Since the beginning of commercial jets, constructors thrived to make planes more fuel efficient. I assume most gains since then come from cleaner aerodynamic design, weight savings, and engine design.

However, these are not the only factors to take into account. For example, we have also became better at predicting meteo, or transmitting live information about airstreams so that planes can spend more time in the most favorable zones. Traffic control can also improve fuel efficiency by optimizing the landings of planes or reducing taxi/idle time.

How much of the gain in efficiency can be attributed to this factors ?

Another way to phrase it would be: How much more fuel efficient would it be to fly an old plane with modern avionics today?

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    $\begingroup$ I do not believe this question is too broad, it's simply a high level question that requires a broad answer. $\endgroup$
    – Jae Carr
    Commented Apr 15, 2016 at 4:09
  • $\begingroup$ That's the definition of too broad @JayCarr... $\endgroup$
    – GdD
    Commented Apr 15, 2016 at 7:41
  • 1
    $\begingroup$ While a good answer might include lots of informations to explain the efficiency gain, an acceptable answer could be a one liner: "We gain ± n% source:[url]" $\endgroup$
    – Antzi
    Commented Apr 15, 2016 at 9:14
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    $\begingroup$ @GdD I think I more meant broad in the "general, high level" sense. Not the "detailed, multi faceted, should have written a book" sense. High level overview questions, like this, are fine. $\endgroup$
    – Jae Carr
    Commented Apr 15, 2016 at 13:12
  • 3
    $\begingroup$ I don't think this is all that broad at all. It can be answered fairly succinctly. Additionally I think it's a really good question that hasn't been posed here before. $\endgroup$
    – TomMcW
    Commented Apr 16, 2016 at 0:19

1 Answer 1


In a paper written in 2010 several factors are laid out in addition to aircraft design that have improved fuel efficiency and cost over the years and possible improvements in the future. Several areas were highlighted.


Opening up more airspace by more efficient usage increases efficiency.

It is estimated that up to 8% of all aviation fuel is wasted as a result of the inefficient routes aircraft have to fly.

The paper cites flight management systems on newer aircraft as contributing toward efficiencies in routing.

On certain oceanic routes, flight control computers are automatically plotting their own, most efficient routings with some impressive results. One airline, for example, has been working with Australian air traffic management to save almost 10 million litres of jet fuel and 772 hours of f light time in five years. It does this by exploiting the jet streams and tailwinds in the Indian Ocean.

The following charts show projected savings for implementation of NextGen air traffic systems in the US and SESAR in Europe.

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Continuous climb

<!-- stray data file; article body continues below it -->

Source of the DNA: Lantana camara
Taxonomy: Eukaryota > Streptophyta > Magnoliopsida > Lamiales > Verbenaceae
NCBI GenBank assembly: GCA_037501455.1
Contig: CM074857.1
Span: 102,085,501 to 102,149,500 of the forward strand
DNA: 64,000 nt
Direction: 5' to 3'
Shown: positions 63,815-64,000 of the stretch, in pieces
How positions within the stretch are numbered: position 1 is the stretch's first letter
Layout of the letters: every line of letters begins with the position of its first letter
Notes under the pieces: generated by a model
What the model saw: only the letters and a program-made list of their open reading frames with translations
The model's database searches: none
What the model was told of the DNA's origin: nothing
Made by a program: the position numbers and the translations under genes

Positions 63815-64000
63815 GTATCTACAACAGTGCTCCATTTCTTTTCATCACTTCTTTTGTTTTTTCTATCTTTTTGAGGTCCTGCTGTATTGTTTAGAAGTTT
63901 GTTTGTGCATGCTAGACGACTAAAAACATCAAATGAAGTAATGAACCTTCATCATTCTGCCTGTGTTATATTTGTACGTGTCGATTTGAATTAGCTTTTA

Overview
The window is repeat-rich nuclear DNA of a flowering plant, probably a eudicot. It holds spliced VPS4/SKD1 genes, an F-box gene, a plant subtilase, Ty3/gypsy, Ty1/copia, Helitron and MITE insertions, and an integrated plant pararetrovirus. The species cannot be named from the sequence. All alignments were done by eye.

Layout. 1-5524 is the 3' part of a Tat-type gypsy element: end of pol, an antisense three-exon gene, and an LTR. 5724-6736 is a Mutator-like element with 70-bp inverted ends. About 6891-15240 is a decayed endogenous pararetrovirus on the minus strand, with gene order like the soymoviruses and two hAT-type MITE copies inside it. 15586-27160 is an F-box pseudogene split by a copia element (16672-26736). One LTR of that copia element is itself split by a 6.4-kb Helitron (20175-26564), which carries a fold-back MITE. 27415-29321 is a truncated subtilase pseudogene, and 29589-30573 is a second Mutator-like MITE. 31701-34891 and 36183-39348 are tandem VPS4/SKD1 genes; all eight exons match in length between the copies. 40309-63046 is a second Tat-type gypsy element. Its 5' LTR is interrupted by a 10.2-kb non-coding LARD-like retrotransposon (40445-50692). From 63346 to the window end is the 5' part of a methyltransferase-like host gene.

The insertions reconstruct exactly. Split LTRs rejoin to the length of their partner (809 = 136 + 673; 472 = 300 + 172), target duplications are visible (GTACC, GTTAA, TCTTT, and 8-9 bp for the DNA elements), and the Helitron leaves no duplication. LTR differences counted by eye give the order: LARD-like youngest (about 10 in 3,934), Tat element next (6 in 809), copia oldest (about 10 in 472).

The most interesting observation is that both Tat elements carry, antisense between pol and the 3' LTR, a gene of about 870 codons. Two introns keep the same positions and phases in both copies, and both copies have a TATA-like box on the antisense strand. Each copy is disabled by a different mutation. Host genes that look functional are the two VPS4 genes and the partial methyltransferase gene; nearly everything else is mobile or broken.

Being able to climb continuously to cruise altitude can save on fuel.

A number of airports and airlines are trialling the use of so-called ‘green departures’, allowing pilots to take-off and climb to the optimal cruising altitude in one smooth, continuous ascent. This is in contrast to the traditional method of climbing to the cruising altitude in several steps. By using this new departure method at one airport alone, some 10,000 tonnes of fuel and 32,000 tonnes of carbon dioxide were saved in one year alone.

Continuous descent

Similarly to climbing, fuel can be saved by avoiding stepped approaches.

In trials, fuel savings of up to 40% during the approach phase have been demonstrated. This equates to between CDO [continuous descent operations] vs stepped approach 50 and 150kg of fuel depending on the level at which CDO is commenced and the aircraft type. Up to 150,000 tonnes of fuel a year, or 500,000 tonnes of CO2, could be saved in Europe alone if CDO approaches were more widely adopted.

Satellite based approaches and departures

Using RNAV procedures help expedite aircraft through the airport environment.

Using satellite-based and on-board precision navigation systems such as “Area Navigation” and “Required Navigation Performance” capabilities allows ANSPs [Air Navigation Service Providers] to re-design airspace and procedures so aircraft can fly automatic fuel-saving routes into and out of the busiest airports in the world. These new departure routes have reduced departure delays of more than 2.5 minutes per flight at one airport since their introduction. Annual fuel savings are estimated at $34 million, with cumulative savings of 105 million from 2006 through 2008.

Ground handling

Fuel is saved by using single engine taxi or tugs where appropriate.

Another place more efficiency can be garnered is by installing ground electrical power to reduce APU usage.

studies suggest that up to 85% of APU use can be reduced if groundbased electrical power systems are available, cutting the fuel bill, per gate, by $100,000 a year.

Reducing delays

Another costly problem is flight delays. Aircraft end up sitting on the ramp or taxiway burning fuel waiting for clearances.

In the United States alone, the cost of burning fuel on the ground as a result of delays to the airline schedule amounted to over $5 billion in 2008 alone.


The following graph represents the potential fuel savings projected into the future broken down by technological improvements in aircraft design and fuels, operational issues such as ground handling and delays, and infrastructure such as airspace availability and routing. Of course any future projection is speculative.

enter image description here


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